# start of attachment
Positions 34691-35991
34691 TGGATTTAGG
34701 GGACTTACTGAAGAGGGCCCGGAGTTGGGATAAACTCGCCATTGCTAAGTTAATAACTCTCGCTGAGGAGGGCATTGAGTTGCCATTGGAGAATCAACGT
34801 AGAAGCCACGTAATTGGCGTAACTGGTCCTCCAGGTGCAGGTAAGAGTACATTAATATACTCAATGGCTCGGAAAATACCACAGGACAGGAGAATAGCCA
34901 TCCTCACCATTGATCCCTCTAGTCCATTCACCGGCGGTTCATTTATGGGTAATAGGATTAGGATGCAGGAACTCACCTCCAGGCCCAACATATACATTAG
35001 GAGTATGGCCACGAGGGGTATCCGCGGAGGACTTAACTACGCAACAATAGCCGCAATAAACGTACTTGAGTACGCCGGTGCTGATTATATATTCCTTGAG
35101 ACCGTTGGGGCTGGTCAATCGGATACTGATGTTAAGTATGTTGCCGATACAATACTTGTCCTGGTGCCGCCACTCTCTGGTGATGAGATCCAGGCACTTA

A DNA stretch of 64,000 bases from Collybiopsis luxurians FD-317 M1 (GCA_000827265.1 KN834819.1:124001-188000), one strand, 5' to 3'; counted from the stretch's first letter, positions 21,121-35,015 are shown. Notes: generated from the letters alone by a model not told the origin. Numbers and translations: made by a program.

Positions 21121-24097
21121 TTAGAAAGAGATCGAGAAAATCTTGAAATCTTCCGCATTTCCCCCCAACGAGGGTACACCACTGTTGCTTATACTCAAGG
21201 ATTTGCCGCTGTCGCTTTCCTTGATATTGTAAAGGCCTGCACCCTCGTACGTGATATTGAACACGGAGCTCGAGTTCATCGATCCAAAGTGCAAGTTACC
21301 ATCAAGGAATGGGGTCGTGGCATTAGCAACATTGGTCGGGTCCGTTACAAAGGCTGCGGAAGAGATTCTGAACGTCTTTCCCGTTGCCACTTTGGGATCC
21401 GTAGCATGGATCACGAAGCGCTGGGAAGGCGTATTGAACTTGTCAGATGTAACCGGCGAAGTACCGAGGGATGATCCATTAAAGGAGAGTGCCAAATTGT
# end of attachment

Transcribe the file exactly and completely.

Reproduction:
Positions 34691-35991
34691 TGGATTTAGG
34701 GGACTTACTGAAGAGGGCCCGGAGTTGGGATAAACTCGCCATTGCTAAGTTAATAACTCTCGCTGAGGAGGGCATTGAGTTGCCATTGGAGAATCAACGT
34801 AGAAGCCACGTAATTGGCGTAACTGGTCCTCCAGGTGCAGGTAAGAGTACATTAATATACTCAATGGCTCGGAAAATACCACAGGACAGGAGAATAGCCA
34901 TCCTCACCATTGATCCCTCTAGTCCATTCACCGGCGGTTCATTTATGGGTAATAGGATTAGGATGCAGGAACTCACCTCCAGGCCCAACATATACATTAG
35001 GAGTATGGCCACGAGGGGTATCCGCGGAGGACTTAACTACGCAACAATAGCCGCAATAAACGTACTTGAGTACGCCGGTGCTGATTATATATTCCTTGAG
35101 ACCGTTGGGGCTGGTCAATCGGATACTGATGTTAAGTATGTTGCCGATACAATACTTGTCCTGGTGCCGCCACTCTCTGGTGATGAGATCCAGGCACTTA

A DNA stretch of 64,000 bases from Collybiopsis luxurians FD-317 M1 (GCA_000827265.1 KN834819.1:124001-188000), one strand, 5' to 3'; counted from the stretch's first letter, positions 21,121-35,015 are shown. Notes: generated from the letters alone by a model not told the origin. Numbers and translations: made by a program.

Positions 21121-24097
21121 TTAGAAAGAGATCGAGAAAATCTTGAAATCTTCCGCATTTCCCCCCAACGAGGGTACACCACTGTTGCTTATACTCAAGG
21201 ATTTGCCGCTGTCGCTTTCCTTGATATTGTAAAGGCCTGCACCCTCGTACGTGATATTGAACACGGAGCTCGAGTTCATCGATCCAAAGTGCAAGTTACC
21301 ATCAAGGAATGGGGTCGTGGCATTAGCAACATTGGTCGGGTCCGTTACAAAGGCTGCGGAAGAGATTCTGAACGTCTTTCCCGTTGCCACTTTGGGATCC
21401 GTAGCATGGATCACGAAGCGCTGGGAAGGCGTATTGAACTTGTCAGATGTAACCGGCGAAGTACCGAGGGATGATCCATTAAAGGAGAGTGCCAAATTGT